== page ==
It is impossible to build a just society on foundations of impunity and forgetting. Trauma, including collective trauma, lingers long after the crime has been committed, particularly when the underlying causes are not addressed. For the people affected by crimes against humanity and war crimes, the inherent injustices live on. Remembering and addressing past atrocities as well as seeking justice can form part of the individual and collective healing process.
Justice & Memory
Argentina – Military dictatorship – Germany
The case of Luis Kyburg – The prosecution of an Argentine military officer in Germany
Germany must not be a safe haven for those who commit dictatorship crimes. The former Argentine military officer Luis K is wanted in Argentina for his involvement in crimes against humanity during the country’s military dictatorship (1976-83). As a German citizen, he cannot be extradited. However, the German judiciary may well investigate and prosecute him.
Institute – Research & Academia – Lumumba
Crimes during liberation wars: The Lumumba murder
The criminal investigation into Lumumba’s assassination is part of a broader context of structural impunity for the crimes committed by European colonial powers during decolonization. While the long-term effects of colonization persist, direct accountability is rarely possible.
Chile – Colonia Dignidad – Germany
Colonia Dignidad remains a dark chapter of German legal history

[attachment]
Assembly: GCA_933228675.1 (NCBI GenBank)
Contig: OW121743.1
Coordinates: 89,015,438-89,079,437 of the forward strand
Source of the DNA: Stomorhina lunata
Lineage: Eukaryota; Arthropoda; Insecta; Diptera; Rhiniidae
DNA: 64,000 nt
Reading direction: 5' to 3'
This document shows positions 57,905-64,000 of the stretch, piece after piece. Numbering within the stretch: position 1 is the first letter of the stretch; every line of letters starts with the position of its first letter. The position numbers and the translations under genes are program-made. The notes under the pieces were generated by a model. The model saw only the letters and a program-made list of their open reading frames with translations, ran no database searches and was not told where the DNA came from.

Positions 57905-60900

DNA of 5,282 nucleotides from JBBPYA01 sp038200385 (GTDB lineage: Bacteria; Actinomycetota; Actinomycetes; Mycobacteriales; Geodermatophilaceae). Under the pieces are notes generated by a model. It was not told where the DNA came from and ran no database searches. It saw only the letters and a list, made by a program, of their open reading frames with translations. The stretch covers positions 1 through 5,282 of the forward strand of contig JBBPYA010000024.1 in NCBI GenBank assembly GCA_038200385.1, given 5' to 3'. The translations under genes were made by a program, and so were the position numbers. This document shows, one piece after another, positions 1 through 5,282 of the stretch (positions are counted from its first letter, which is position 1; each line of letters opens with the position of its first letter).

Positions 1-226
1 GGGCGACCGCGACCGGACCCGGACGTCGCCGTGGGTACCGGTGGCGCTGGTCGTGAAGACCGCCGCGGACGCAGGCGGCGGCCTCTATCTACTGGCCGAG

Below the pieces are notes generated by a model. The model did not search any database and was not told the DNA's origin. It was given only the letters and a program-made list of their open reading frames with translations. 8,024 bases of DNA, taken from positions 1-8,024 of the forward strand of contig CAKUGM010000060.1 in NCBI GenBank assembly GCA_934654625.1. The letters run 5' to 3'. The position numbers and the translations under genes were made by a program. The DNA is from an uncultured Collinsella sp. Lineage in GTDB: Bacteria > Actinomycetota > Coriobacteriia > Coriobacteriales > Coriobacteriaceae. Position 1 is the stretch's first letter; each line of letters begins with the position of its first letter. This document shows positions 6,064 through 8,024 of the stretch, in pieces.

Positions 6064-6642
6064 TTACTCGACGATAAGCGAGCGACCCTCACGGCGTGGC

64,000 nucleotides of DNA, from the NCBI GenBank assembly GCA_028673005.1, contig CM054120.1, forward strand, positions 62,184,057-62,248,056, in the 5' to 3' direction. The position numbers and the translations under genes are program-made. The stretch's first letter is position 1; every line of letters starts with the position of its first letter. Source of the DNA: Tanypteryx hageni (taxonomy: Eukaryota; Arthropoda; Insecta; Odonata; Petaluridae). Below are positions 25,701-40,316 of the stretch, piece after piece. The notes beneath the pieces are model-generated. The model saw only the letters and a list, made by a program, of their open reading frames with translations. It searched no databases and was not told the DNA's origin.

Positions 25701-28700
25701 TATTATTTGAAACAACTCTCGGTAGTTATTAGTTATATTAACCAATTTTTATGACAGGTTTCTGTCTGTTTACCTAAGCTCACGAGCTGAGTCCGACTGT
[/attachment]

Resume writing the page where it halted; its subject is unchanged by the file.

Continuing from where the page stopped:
Colonia Dignidad, founded by a German named Paul Schäfer in 1961, was a fortress-like German settlement in central Chile where grave human rights violations were committed over several decades. The former doctor of the Colonia Dignidad, Hartmut Hopp, should face prison in Germany.
Philippines – Sexual and gender-based violence – Malaya Lolas
Philippines: Sexual slavery during the Second World War
On behalf of 28 survivors of sexual slavery during Second World War in the Philippines, ECCHR and CenterLaw submitted a communication to the UN Committee on the Elimination of Discrimination against Women. They call for the acknowledgement of the crimes and reparations.
Democratic Republic Congo – Armed conflict – Sexual and gender-based violence
Groundbreaking trial in Germany
The Higher Regional Court in Stuttgart handed down convictions in the trial of two Rwandan leaders of the Hutu militia group FDLR, Ignace Murwanashyaka and Straton Musoni. The FDLR are alleged to have utilized sexualized violence against the Congolese civilian population and to have in numerous cases plundered, killed and inflicted grievous bodily injuries.
Argentina – Military dictatorship – Mercedes Benz
Mercedes Benz supported the Argentine military dictatorship
In the Mercedes Benz case ECCHR is assisting relatives of trade unionists who disappeared from a Mercedes Benz plant in Buenos Aires. A senior manager at the company stands accused of involvement in the disappearances and murders of trade union activists carried out by Argentine security forces.
Argentina – Military dictatorship – Minera Aguilar
Involvement of mining company in crimes of the Argentine military dictatorship
In 2012, ECCHR submitted a legal brief in the case relating to the unlawful detention and torture of workers of the company Minera Aguilar SA during the Argentine military dictatorship (1976-1983).
Argentina – Military dictatorship – Ledesma
Involvement of Ledesma sugar company in crimes of Argentine military dictatorship
In 2011, ECCHR submitted an amicus curiae brief in the criminal investigation examining sugar company Ledesma’s liability for human rights violations during the Argentine military dictatorship.
Argentina – Military dictatorship – Käsemann
Justice at last: Judgment in the Elisabeth Käsemann case
More than 30,000 people fell victim to the military dictatorship in Argentina (1976-1983). The victims included around one hundred people with German citizenship or German roots, among them Elisabeth Käsemann.